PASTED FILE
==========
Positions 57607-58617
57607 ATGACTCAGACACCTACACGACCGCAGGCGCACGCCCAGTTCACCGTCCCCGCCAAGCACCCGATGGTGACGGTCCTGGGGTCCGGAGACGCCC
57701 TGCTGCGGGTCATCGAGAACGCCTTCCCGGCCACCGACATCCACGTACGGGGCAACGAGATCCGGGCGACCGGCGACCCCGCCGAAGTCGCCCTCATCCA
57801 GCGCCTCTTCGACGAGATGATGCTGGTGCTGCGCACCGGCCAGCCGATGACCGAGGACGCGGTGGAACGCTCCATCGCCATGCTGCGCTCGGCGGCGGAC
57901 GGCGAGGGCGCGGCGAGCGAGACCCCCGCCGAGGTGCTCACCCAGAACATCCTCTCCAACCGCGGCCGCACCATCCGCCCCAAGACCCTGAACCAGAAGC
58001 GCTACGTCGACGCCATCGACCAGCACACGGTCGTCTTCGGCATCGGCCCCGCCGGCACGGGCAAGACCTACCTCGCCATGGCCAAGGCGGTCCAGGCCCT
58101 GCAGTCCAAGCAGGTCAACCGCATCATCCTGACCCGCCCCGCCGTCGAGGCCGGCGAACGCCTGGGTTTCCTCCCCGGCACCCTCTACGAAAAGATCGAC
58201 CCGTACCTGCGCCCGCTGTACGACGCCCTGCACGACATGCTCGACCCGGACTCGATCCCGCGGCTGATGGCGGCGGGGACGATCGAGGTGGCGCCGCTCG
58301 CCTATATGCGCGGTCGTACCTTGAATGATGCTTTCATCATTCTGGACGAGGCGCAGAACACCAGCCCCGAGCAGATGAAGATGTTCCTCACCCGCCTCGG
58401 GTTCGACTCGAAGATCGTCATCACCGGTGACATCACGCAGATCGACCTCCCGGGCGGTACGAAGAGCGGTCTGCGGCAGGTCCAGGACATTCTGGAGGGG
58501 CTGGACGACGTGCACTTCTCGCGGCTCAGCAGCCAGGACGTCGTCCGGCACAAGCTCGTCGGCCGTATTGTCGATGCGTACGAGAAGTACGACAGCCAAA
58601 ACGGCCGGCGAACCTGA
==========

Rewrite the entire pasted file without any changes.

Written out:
Positions 57607-58617
57607 ATGACTCAGACACCTACACGACCGCAGGCGCACGCCCAGTTCACCGTCCCCGCCAAGCACCCGATGGTGACGGTCCTGGGGTCCGGAGACGCCC
57701 TGCTGCGGGTCATCGAGAACGCCTTCCCGGCCACCGACATCCACGTACGGGGCAACGAGATCCGGGCGACCGGCGACCCCGCCGAAGTCGCCCTCATCCA
57801 GCGCCTCTTCGACGAGATGATGCTGGTGCTGCGCACCGGCCAGCCGATGACCGAGGACGCGGTGGAACGCTCCATCGCCATGCTGCGCTCGGCGGCGGAC
57901 GGCGAGGGCGCGGCGAGCGAGACCCCCGCCGAGGTGCTCACCCAGAACATCCTCTCCAACCGCGGCCGCACCATCCGCCCCAAGACCCTGAACCAGAAGC
58001 GCTACGTCGACGCCATCGACCAGCACACGGTCGTCTTCGGCATCGGCCCCGCCGGCACGGGCAAGACCTACCTCGCCATGGCCAAGGCGGTCCAGGCCCT
58101 GCAGTCCAAGCAGGTCAACCGCATCATCCTGACCCGCCCCGCCGTCGAGGCCGGCGAACGCCTGGGTTTCCTCCCCGGCACCCTCTACGAAAAGATCGAC
58201 CCGTACCTGCGCCCGCTGTACGACGCCCTGCACGACATGCTCGACCCGGACTCGATCCCGCGGCTGATGGCGGCGGGGACGATCGAGGTGGCGCCGCTCG
58301 CCTATATGCGCGGTCGTACCTTGAATGATGCTTTCATCATTCTGGACGAGGCGCAGAACACCAGCCCCGAGCAGATGAAGATGTTCCTCACCCGCCTCGG
58401 GTTCGACTCGAAGATCGTCATCACCGGTGACATCACGCAGATCGACCTCCCGGGCGGTACGAAGAGCGGTCTGCGGCAGGTCCAGGACATTCTGGAGGGG
58501 CTGGACGACGTGCACTTCTCGCGGCTCAGCAGCCAGGACGTCGTCCGGCACAAGCTCGTCGGCCGTATTGTCGATGCGTACGAGAAGTACGACAGCCAAA
58601 ACGGCCGGCGAACCTGA